The Guardian from London, Greater London, England on December 2, 1995 · 6
Get access to this page with a Free Trial

A Publisher Extra Newspaper

The Guardian from London, Greater London, England · 6

London, Greater London, England
Issue Date:
Saturday, December 2, 1995
Start Free Trial

6 I HOME NEWS The Guardian Saturday December 2 1995 Funeral of Leah Betts filmed for anti-drugs video Court rejects death claim THE friends, neighbours and family, of Leah Betts, the teenager who died three weeks ago after taking the drug ec-stacy, mourned her yesterday at her funeral, which was-filmed for a drugs prevention video to be shown in all British schools, writes Alex Bellas. A television crew filmed the service in Latchingdon, Essex, at the request of Leah's father, retired policeman Paul Betts. Her 11-year-old brother, William, described Leah as a "beautiful rose which stood out from all the other flowers". Her decision to donate her organs meant that from six seeds, "grew another six lovely roses". Leah collapsed at her 18th birthday party after taking an ecstasy tablet and did not regained consciousness. A photograph of her on a ventilator was widely carried by the media and became a powerful image in the propaganda war against taking drugs. The mourners included Leah's friends from Basil don College, where she was an A level student. Many people had to listen to the service outside the small church as it was relayed through speakers. They heard music from the band Oasis, a favourite of Leah's. The Rev Dr Don Gordon spoke of Leah as "a loving, lovable and lovely girl" a young woman enjoying life, sailing, swimming and socialising. Friends knew her as loyal, and knew of the convictions and principles which had led her to become an organ donor. Drug seizures last year broke the record at 108,000, up 23 per cent on 1993, official figures released yesterday show. Ecstasy seizures were up 50 per cent. Keith Hellawell, chief constable of West Yorkshire and chairman of the Association of Chief Police Officers' drugs sub-committee, said that while the figures were positive, "I don't think there's any doubt that these drugs axe freely available in all parts of our community, and that's very worrying for us all." Iff jlPffi HBHBay f SaaaaaaBaaaaaaaaaaaB9Ban Janet and Paul Betts arriving at the church, where they heard their daughter described as 'a loving, lovable and lovely girl' photograph: sean dempsey No PC? No problem. Philips CD-I lets you surf the net on your TV set. , - Our 99.99 rrp Internet Starter Kit accesses World Wide Web sites, neWs groups, electronic mail, competitions and games from the comfort of your settee. Sofa so good? Well, until 31 December 95 we're also offering six months Internet subscription and sign-on with CD-Online for just 48.00 Thats a saving of 44.00 on normal rates. ,v . , ; .,,'..'' . 'y?:V;-) All you need is a Philips CD-i player with DV cartridge, a phone line and a TV As well as access to the Internet, Philips CD-i plays movies, games, music videos and audio CDs. Philips CD-i players and Internet Starter Kits are available at leading electrical and games retailers. PHILIPS PHILIPS Chris Drake In Larnaca A SOLDIER'S alleged confession that he killed a Danish tour guide was ruled inadmissible by a court in Cyprus yesterday. A detective told the court that Alan Ford, a soldier in the Royal Greenjackets aged 27, told him after his arrest last summer: "I killed the girl. 1 hit her twice with a spade on the head." Since Ford's alleged confession was not included in an eight-page statement he then wrote for the detective, the lawyers for him and the two other soldiers on trial in the Larnaca assize court were taken by surprise. The confession was ruled inadmissabie after the prosecution said it had known nothing of it until just before the day's proceedings began. Ford, Geoffrey Pernell, aged 23, of Oldbury, West Midlands, and Justin Fowler, aged 27, of Falmouth, Cornwall, are all accused of kidnapping, conspiring to rape, and killing 23-year-old Louise Jensen. The case continues. Highest bidder joins Channel 5 legal challenge Andrew Cuff Media Correspondent PROSPECTS of a smooth launch for Channel 5 received another setback yesterday when a second defeated applicant decided to launch a legal challenge over the licence award. UKTV, a consortium backed by the Canadian media giant CanWest, reversed a previous decision to accept the Independent Television Commission's decision and said it would seek a judicial review. The group bid 36.26 million for the Channel 5 licence, the .highest .bid received, but, was eliminated because it failed to pass. the. quality threshold. The independent Television Commission awarded the licence to Channel 5 Broadcasting, a group backed by giant media groups Pearson and MAI, which bid 22,002,000. Last week Richard Branson's Virgin TV, which made an identical bid, but was also failed on the quality of its programme plans, won the right in the High Court to launch a judicial review expected to begin in mid-January. John Whitney, chairman of UKTV, said: "There would appear to be a significant change of circumstances from the facts as we knew them following the award of the licence and as they have now been alleged by Virgin. "UKTV has always dis puted the findings of the ITC with respect to the quality threshold and now, in light of allegations regarding proce dural impropriety ... UKTV would be derelict in its duty if it did not take action." Virgin TV has alleged Channel 5 Broadcasting was given an opportunity to increase its funding commitment to satisfy the commission it could sustain the service, contrary to the bidding rules. A spokesman for the commission said: "The ITC remains confident it awarded the Channel 5 licence in a fair and proper manner." The only previous judicial challenge to a licence award came in 1992, when TSW unsuccessfully challenged the loss of its ITV franchise. .Channel 5 Broadcasting said it could not comment. A lengthy battle in . the courts could delay Channel 5 Broadcasting from taking key investment decisions and signing contracts with programming suppliers. . But the company still plans a January 1997 launch. Ian Ritchie, previously at the London News Network, has been appointed chief executive, and Dawn Airey's transfer from Channel 4 and appointment as director of programmes has been confirmed this week. Channel 5 is Britain's final pre-digital terrestrial station. It will be available in 70 per cent of the country, but will require the retuning of 4 million domestic video recorders before it can go on the air. Melvyn Bragg, presenter of The South Bank Show and London Weekend Television's controller of arts, is to stand down as chairman of Border Television next Easter. Heseitine offered deputy job before Tory leadership vote ICHAEL HESELTINE was informally offered the post of John Major's deputy three weeks before the Tory leadership election during which the appointment was announced, the Deputy Prime Minister discloses today. He told colleagues to vote for Mr Major after he had told the Prime Minister: "I am not going to be involved in this process," he said in an inter view with The Times. Casting new light on John Major's path to victory in the leadership battle, which ended with his re-election in a straight fight with John Redwood, Mr Heseitine said the idea of his promotion came up in a late-night Commons chat with Mr Major. "There was no agreement. he said. "It came up as a thought to be discussed. It was left on the table, so to speak. I think it was quite obvi ous that I was going to become his number two." The plan was confirmed by John Major on the morning of polling, he said. But asked whether the advance move had been intended to get his support in good time, Mr He seitine said such a "Machiavellian interpretation" had not occurred to him. He said that between the two conversations about his promotion, John Major had told of his idea, which "had been in his mind for some time ... to lance the boil" over the leadership question. . He asked my view. I said. after a moment's reflection, I that I thought it was a very sensible thing to do. That was it." Explaining why he was so firm in telling his supporters to vote for John Major, he said: "I do not believe in deceit. "If I say to John Major's face I am not going to be involved in this process I am not the sort of person who then goes round the House of Commons saying well, I may have said this to the Prime Minister but don't take a blind bit of notice you go and sort it out. I would not do that." He added that he and Mr Major would never be "prised apart" by the "pressures of politics or by the scrutiny of the media". If you care about the Environment and want a car breakdown service, choose the Environmental Transport Association as an ethical alternative to the pro-roads AA and RAC. Quote SI 87 and call 0193 282 8882 0 Britain's fastest growing motoring organisation I rA(MX7). Till-Old Post llou.-. Ilulll Kiu.l. WI.YUKIMili, KIM KS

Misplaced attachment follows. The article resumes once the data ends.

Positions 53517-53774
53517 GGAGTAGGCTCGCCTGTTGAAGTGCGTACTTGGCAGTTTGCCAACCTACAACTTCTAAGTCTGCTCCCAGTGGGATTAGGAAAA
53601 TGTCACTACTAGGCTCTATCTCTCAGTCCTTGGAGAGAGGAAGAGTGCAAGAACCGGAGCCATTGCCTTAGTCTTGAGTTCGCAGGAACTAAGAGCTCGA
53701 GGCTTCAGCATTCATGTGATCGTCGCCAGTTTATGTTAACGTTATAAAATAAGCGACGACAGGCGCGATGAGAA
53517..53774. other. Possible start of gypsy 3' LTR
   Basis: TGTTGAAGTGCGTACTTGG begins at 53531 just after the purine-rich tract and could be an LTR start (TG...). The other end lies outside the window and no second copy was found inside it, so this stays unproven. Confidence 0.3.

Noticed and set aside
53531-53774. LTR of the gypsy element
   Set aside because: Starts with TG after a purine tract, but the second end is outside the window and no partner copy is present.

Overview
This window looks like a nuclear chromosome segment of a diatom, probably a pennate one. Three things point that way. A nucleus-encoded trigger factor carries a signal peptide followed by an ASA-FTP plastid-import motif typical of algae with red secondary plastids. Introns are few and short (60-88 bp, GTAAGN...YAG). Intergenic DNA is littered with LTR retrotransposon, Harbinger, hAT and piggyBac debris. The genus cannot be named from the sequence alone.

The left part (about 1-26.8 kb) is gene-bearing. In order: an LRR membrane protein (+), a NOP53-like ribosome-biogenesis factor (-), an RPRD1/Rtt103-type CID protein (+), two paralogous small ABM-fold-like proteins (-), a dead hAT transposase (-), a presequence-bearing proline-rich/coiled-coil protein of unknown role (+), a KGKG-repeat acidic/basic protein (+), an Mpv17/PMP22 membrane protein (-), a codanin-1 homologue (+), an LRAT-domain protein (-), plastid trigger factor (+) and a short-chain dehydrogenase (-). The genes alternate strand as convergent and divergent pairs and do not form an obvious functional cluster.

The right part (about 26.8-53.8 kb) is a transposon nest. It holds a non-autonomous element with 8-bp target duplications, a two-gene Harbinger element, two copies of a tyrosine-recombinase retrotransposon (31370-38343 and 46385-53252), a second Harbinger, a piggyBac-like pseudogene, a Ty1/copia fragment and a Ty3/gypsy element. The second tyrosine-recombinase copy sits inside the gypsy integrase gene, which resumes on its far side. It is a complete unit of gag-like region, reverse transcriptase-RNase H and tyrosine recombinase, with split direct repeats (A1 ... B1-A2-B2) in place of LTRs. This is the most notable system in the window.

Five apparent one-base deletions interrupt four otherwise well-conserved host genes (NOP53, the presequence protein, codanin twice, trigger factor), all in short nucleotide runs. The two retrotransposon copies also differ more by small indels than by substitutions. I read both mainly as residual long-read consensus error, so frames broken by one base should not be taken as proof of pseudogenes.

What members have found on this page

Get access to

  • The largest online newspaper archive
  • 20,000+ newspapers from the 1700s–2000s
  • Millions of additional pages added every month

Publisher Extra Newspapers

  • Exclusive licensed content from premium publishers like the The Guardian
  • Archives through last month
  • Continually updated

Try it free